OL 345 Assignment One Homework
Online Learning: OL 345 Community Based DRR Training.
Center for Sustainable Development.

This week’s resources:
-Assignment One Discussion
-Magee Example Project Assignment One
-Field Guide: Participatory Capacity and Vulnerability Assessment
-Lesson Plan Template: Participatory Capacity and Vulnerability Assessment
-How to Card: Participatory Capacity and Vulnerability Assessment
-OL 345 examples of general information discovered in the initial PCVA assessment

CARE. Climate Vulnerability and Capacity Analysis Handbook. CARE. https://www.care.org/sites/default/files/documents/CC-2009-CARE_CVCAHandbook.pdf

IFAD. Good Practices in Participatory Mapping, IFAD.

IIED. Participatory Learning and Action 54: Mapping for change: practice, technologies and communication, IIED. https://www.iied.org/pla-54-mapping-for-change-practice-technologies-communication

This is an eight week long course. However, if you have sufficient information from an earlier PVCA participatory assessment – you only have six weeks of work to do in order to complete this course.

Assignment One. Identifying Community Disaster Risks, Vulnerabilities and Hazards.
Part 1. Identifying Student Involvement in the First Two Assignments

1. Course Participants who have already conducted a participatory capacity and vulnerability analyses and/or participatory mapping with their communities.
We’re not trying to expand upon your activities list in this course. We’re simply trying to focus our attention on the disaster component of your project and further clarify the most highly critical challenges community members are facing.

Scan the list in the Download Documents Page: “OL 345 examples of information that might be discovered in the initial community PCVA assessment.” This list can help you determine if you already have uncovered the types of challenges in your initial assessments that we will be trying to prioritize over the next couple of assignments.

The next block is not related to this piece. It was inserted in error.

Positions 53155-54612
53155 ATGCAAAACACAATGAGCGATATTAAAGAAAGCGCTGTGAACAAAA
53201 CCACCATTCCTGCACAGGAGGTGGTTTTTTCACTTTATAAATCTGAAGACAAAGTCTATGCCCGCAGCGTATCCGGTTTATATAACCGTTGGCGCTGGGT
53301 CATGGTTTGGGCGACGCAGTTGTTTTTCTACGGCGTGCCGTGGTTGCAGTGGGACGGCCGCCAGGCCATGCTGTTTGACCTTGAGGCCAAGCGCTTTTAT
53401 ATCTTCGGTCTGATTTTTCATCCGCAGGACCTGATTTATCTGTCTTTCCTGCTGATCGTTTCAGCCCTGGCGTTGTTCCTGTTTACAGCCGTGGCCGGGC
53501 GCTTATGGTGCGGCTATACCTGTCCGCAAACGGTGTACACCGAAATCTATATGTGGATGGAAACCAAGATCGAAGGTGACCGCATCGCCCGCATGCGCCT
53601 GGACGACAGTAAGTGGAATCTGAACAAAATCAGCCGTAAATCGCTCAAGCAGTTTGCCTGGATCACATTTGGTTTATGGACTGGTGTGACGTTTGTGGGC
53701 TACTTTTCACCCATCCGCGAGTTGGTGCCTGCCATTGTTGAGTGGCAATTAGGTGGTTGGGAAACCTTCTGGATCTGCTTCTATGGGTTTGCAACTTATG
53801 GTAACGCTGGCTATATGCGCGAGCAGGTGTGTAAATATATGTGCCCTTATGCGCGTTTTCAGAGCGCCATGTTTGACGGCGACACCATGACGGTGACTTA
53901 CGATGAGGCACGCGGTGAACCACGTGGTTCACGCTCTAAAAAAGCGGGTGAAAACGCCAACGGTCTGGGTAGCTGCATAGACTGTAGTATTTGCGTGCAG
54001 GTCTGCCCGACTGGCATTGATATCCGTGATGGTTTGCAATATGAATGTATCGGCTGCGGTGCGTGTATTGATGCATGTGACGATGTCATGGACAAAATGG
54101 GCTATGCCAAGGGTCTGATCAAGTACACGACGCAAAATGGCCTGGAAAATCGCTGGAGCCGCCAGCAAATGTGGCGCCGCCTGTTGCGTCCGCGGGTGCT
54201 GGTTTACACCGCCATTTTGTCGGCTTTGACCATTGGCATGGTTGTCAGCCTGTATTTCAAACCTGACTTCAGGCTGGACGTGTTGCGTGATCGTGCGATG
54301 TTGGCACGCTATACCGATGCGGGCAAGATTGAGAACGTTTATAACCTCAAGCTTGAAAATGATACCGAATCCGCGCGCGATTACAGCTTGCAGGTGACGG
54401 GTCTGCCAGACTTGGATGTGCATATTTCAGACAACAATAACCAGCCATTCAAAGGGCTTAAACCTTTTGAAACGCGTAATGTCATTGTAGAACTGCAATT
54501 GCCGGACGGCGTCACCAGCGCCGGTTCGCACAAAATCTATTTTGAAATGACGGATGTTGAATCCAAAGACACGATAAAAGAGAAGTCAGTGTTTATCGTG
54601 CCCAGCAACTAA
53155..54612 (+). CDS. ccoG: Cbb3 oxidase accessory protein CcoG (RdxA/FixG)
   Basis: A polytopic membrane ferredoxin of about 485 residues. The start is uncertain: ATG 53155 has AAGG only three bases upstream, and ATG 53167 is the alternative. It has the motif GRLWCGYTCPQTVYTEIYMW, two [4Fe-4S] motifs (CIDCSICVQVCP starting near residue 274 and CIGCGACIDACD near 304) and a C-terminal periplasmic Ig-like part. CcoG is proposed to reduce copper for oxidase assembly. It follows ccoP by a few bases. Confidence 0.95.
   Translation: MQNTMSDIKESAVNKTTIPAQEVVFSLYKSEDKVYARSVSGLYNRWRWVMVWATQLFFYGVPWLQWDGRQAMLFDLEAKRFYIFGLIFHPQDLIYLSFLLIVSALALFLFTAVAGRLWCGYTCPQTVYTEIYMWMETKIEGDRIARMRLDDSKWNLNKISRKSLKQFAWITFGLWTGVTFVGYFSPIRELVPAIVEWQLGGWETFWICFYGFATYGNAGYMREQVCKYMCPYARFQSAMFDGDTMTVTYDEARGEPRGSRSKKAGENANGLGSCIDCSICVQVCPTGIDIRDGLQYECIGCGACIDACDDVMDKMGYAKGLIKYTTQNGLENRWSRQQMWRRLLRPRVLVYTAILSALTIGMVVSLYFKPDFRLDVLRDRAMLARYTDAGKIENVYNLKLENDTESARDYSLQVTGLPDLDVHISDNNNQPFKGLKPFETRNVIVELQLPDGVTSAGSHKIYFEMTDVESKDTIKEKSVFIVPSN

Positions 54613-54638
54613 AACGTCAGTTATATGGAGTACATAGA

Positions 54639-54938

If you feel that your initial assessments from OL 343 and OL 344 are appropriate you can just mention that in your homework that you send in. This will be a simple week for you! You do not need to send in anything more than that—no lesson plans—no how-to cards.

However, in this assignment, within these challenges, we are looking for the very specific descriptions of the challenges that we are trying to solve.

For example, on the download document “Examples of information from the initial community PCVA assessment”, Where It Says “Beginning 20 years ago, storms have increased and there is flooding now when there didn’t used to be flooding ” what we are really looking for in this assignment is this more specific type of definition:
“The community is located adjacent to a seasonal river which is frequently dry and sandy during the dry season, but which fills with water during the rainy season. Because of deforestation of the watershed behind the village, when it rains, water runs downhill without soaking into the hillsides and over-taxes the riverbed’s carrying capacity—causing flooding of adjacent farm fields and homes. Gullies have formed on the hillsides which direct rainwater more quickly and directly to the streambed thereby bringing floods to the community more quickly and unannounced.”